Multiple factors contribute to increased demand for rental housing

Monday, August 20, 2012
The Enclave Apartments in Cape Girardeau (Laura Simon)

If there's one business that has actually improved with the economic recession, it may be the rental industry, as more people are looking to rent apartments rather than buy homes.

Growth of the university population, major expansions at area hospitals and construction of the Isle of Capri Casino in Cape Girardeau have also given a boost to the rental industry, says Dave Soto, owner of Soto Property Solutions and president of the Cape Girardeau County Board of Realtors.

"Our occupancy rate right now is about 94 percent, which is pretty good," says Soto. That high occupancy rate means the vacancy rate is low, creating a "growing demand" for rental properties, says Soto.

"There is a lot of business going on right now," he says. "There's a lot of new talent coming into the hospitals and the university, and they're looking for rental properties." Soto has rented to a number of tenants in upper-level management jobs, as well as those involved in construction and development of the casino set to open this fall.

Wade Hartle, property manager for the brand-new Enclave Apartments on Sena Fawn Drive in Cape Girardeau, is also seeing an increased demand for rental housing. Hartle oversees 48 two-bedroom units and more than 20 one-bedroom units in five buildings near the intersection of Lexington Avenue and Sprigg Street. He has additional apartments down the road near his mini storage units.

"We have a nice mixture of some college students, some young professionals just starting out in their careers and several older folks who wanted to get out of a situation where they're maintaining a home," says Hartle. "We just finished one (building), and we're getting ready to build another one. The owner basically said as soon as the last one was built and occupied he wanted to start another one. The last one was full before we were even finished with it."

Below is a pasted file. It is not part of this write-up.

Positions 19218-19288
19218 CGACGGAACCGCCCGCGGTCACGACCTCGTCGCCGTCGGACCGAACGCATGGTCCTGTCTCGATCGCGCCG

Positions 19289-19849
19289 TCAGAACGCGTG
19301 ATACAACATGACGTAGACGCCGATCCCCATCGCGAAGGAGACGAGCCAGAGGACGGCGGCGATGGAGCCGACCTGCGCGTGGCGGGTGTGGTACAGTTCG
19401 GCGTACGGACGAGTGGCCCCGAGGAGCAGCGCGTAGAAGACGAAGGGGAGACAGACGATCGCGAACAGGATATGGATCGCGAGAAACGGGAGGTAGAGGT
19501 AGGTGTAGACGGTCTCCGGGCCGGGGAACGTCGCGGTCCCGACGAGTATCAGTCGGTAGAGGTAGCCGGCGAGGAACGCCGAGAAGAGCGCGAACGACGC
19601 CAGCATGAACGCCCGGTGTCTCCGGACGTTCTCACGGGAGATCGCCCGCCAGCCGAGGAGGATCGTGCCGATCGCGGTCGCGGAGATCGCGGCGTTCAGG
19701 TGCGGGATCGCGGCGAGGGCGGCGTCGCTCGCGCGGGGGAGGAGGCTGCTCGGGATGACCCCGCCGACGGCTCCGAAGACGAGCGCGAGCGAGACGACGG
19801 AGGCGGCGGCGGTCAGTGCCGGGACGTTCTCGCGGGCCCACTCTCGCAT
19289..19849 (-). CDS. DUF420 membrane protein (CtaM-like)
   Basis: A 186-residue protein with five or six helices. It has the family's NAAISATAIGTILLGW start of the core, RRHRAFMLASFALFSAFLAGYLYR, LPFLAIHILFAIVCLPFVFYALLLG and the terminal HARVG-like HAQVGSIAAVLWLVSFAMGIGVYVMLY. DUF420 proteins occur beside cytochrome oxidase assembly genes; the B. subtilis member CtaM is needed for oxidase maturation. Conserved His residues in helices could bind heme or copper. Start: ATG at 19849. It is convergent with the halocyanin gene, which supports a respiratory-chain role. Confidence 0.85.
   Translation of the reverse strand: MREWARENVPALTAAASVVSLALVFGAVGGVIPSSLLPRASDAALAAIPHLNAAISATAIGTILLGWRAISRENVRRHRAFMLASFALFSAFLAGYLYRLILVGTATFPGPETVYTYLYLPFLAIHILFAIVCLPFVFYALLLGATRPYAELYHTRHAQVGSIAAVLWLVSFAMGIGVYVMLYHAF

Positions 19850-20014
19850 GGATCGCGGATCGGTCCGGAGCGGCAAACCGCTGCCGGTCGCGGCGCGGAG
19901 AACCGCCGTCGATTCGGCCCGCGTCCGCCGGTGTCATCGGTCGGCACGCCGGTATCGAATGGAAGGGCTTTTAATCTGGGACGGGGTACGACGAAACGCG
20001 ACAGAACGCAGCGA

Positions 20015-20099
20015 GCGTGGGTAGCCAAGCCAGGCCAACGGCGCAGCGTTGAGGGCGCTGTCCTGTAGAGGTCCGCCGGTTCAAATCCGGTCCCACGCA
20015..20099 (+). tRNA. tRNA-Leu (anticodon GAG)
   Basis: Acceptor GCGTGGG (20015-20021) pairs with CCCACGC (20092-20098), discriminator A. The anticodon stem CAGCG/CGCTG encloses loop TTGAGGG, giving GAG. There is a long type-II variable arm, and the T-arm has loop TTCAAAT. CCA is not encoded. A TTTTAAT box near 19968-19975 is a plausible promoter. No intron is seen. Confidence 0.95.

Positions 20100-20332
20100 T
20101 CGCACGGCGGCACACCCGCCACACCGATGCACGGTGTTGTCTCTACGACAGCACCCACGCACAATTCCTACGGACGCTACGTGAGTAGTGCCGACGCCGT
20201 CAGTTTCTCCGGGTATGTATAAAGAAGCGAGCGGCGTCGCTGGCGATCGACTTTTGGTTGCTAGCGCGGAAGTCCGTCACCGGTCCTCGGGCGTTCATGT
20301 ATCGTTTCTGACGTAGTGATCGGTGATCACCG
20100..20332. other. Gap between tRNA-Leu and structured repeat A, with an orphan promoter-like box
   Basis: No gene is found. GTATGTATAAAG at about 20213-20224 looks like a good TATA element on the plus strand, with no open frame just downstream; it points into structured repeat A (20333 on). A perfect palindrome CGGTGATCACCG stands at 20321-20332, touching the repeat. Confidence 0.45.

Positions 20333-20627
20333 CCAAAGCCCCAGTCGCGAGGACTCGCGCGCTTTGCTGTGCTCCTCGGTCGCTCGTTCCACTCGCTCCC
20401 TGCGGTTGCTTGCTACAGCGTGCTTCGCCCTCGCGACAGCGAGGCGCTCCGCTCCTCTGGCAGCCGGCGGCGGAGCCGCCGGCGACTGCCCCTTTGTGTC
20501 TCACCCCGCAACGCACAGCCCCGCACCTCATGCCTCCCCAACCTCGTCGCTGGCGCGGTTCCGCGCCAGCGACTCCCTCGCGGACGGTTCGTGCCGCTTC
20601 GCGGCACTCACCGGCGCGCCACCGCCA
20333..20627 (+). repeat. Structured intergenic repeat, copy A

Hartle is aware that more apartment buildings are under construction near Southeast Missouri State University, including a three-story, 36-unit building at 547 Olive St., according to city building permits. Still, the demand at Enclave Apartments has not lessened.

"From the calls I get every day it seems like there is a demand. I think more people are moving to Cape, and the college is also a big factor. We're also getting calls from people who will be working at the new casino," says Hartle.

This month marked the completion of a $1.4 million 10-unit apartment complex for residents with mental illness in Cape Girardeau. The Boehme-Hinni Apartments at 549 N. Silver Springs Road were built by the Community Counseling Center with grant funds it received from the U. S. Department of Housing and Urban Development, according to the Southeast Missourian.

Additionally, MACO Development is revising plans for a large apartment complex for seniors at the north end of Silver Springs Road near Spruce Street in Cape Girardeau. Jason Maddox, MACO's executive vice president, told the Southeast Missourian there is a need for more senior housing in the Cape Girardeau area. MACO has built three such senior apartment complexes in the past, and there is a waiting list 80 names long.

When it comes to standard rental property, though, Soto believes the apartment boom is probably temporary, and that once the economy improves and settles down, people who are renting now will be ready to buy.

"Home sales are pretty good, but there are still a lot of people who are not ready to buy yet and are looking for someplace to rent," says Soto. "We have a lot of families looking for three-bedroom houses -- three-bedroom houses go in a heartbeat. We have a couple homeowners who decided not to sell, but to rent instead."

Some of Soto's tenants rent because they sold their house and don't have another place lined up, or because they bought a house and aren't ready to move into it yet.

"It's kind of a mixed bag. The economy has affected the business in that people are coming to us in hardship, then disappearing because they can't find the money to rent," says Soto. "Our business is doing pretty good. We do have struggles with late payments, but we do a pretty good job of filling the vacancies. We do background checks and find good tenants."

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